You can see this longstanding ethical confusion illustrated even more clearly in the second season of Netflix’s Daredevil series. The show’s Hell’s Kitchen neighborhood is being stalked by a nastier, more murderous vigilante, The Punisher. The Punisher actually shoots villains with real bullets rather than just apprehending them.

The Punisher tries to convince Daredevil to shoot a bad guy (namely, the Punisher himself), and our hero nobly refuses. But immediately after doing so, Daredevil engages in an extended battle in which he pummels the members of a biker gang with a metal chain. Hitting someone in the head with a metal chain can reasonably be expected to cause brain trauma, eye loss, and not improbably death. Daredevil doesn’t use a gun, but he’s using violence that could easily be lethal. Maybe he’s lucky and by some miracle hasn’t actually killed anybody. But that hardly seems like a coherent moral stance. It’s not like we see him double-checking after each fight to make sure all the thugs are still breathing and/or aren’t bleeding out.

When superheroes refuse to kill, it’s not because writers, or audiences, actually have a strong ethical objection to killing–or god forbid, to violence. It’s because “not killing” functions as a convenient litmus test to separate the good people from the bad people. Villains use hyperbolic superviolence to murder people. Heroes use hyperbolic superviolence and, somehow, don’t kill, or even permanently injure, anyone. Except when they do, like Superman. And then they feel bad about it.

The conceit here is that violence can be strictly controlled and regulated. And when you put these controls on violence, you transform it into an effective, morally validated tactic used by good guys.

We used this same flawed logic in the real-world debate over waterboarding and other Bush-era “interrogation” tactics. Waterboarding and stress positions weren’t torture, because America doesn’t torture, just like Daredevil deliberately breaking someone’s hand is okay because at least it’s not the bad guys shooting off someone’s knee cap. The West’s drone program similarly runs on a dream of bloodless precision. You can create a war in which you kill only those who deserve it, as in a video game. We are good because we conduct war in such a way that children and civilians never die. Except when they do. And then we feel bad about it.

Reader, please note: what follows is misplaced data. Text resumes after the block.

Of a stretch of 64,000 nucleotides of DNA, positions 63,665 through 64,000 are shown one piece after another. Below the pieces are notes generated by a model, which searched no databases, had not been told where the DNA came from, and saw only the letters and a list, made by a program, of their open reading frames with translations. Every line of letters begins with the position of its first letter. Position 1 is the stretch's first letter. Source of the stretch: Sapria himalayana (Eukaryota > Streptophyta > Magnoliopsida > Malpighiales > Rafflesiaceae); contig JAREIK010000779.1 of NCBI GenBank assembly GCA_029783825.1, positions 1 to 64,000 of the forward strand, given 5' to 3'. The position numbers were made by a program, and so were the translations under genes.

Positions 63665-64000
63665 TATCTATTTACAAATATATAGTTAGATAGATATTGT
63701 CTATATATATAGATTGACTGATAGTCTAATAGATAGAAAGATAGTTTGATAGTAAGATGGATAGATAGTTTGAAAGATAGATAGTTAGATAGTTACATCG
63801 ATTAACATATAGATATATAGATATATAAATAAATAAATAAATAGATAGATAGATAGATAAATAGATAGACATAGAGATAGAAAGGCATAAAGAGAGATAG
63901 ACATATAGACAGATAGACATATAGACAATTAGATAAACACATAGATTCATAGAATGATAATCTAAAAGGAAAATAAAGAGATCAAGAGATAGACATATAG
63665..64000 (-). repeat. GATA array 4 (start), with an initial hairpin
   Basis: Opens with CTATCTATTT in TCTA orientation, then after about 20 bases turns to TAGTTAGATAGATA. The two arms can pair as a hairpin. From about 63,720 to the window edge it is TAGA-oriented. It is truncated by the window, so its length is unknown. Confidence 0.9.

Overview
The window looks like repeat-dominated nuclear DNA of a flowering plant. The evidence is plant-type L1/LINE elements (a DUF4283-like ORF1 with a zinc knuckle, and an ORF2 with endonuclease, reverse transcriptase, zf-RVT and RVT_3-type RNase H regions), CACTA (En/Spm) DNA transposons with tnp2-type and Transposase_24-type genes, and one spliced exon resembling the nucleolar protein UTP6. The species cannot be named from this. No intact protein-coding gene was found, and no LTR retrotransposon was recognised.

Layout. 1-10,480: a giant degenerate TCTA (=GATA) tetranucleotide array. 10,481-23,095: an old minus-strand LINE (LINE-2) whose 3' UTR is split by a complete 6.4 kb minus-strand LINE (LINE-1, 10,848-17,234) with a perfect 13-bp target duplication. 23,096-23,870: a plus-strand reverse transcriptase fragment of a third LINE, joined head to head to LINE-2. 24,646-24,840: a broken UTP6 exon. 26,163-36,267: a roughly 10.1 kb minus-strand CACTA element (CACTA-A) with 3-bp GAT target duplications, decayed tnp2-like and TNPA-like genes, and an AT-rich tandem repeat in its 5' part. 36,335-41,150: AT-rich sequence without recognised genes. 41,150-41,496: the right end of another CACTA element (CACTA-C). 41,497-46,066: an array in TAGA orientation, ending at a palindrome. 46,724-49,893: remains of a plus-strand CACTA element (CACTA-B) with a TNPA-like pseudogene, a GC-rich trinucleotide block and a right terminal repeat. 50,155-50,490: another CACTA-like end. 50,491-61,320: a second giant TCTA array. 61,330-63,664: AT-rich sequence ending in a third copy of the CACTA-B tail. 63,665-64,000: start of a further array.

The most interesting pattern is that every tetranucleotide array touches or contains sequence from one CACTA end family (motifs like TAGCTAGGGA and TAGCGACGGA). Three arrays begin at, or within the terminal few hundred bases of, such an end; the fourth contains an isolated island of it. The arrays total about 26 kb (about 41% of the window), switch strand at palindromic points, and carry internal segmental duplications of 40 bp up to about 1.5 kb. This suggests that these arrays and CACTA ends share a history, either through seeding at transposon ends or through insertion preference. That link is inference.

The ban on superheroes who kill doesn’t just arbitrarily separate the good from the bad. It also absolves the good guys of the need to consider cause and effect. Daredevil and Superman do all the things you would do if you were going to kill someone. They set out with the intent to do harm and they employ maximum force. But we are supposed to know inherently that this virtuous use of force won’t kill.

And if caped crusaders do kill, it’s an accidental slip-up and an occasion for virtuous soul-searching. In Batman vs. Superman, we see the ground-level effects of the Zod/Superman fight, in which a whole city is destroyed and many are killed and wounded. Batman, and many others, see Superman’s massive use of violence as a danger and a moral wrong—but the whole point of the film is to show that that viewpoint is misguided. Only the bad guys intentionally kill, so any deaths are their fault.

In the US, a lot of violence is still viewed through this lens of good guy versus bad guy. You send heavily armed police (good guys) to pacify a marginalized community (bad guys), making any potential violence the responsibility of the occupied, not the occupiers. Americans love to feel like they’re innocent, even when they’re pulling the trigger.

Superheroes don’t torture and they don’t kill—unless they have to. And since we know that, they can torture and kill as much as they’d like, and still be righteous, and pure, and good.

📬 Sign up for the Daily Brief

Our free, fast, and fun briefing on the global economy, delivered every weekday morning.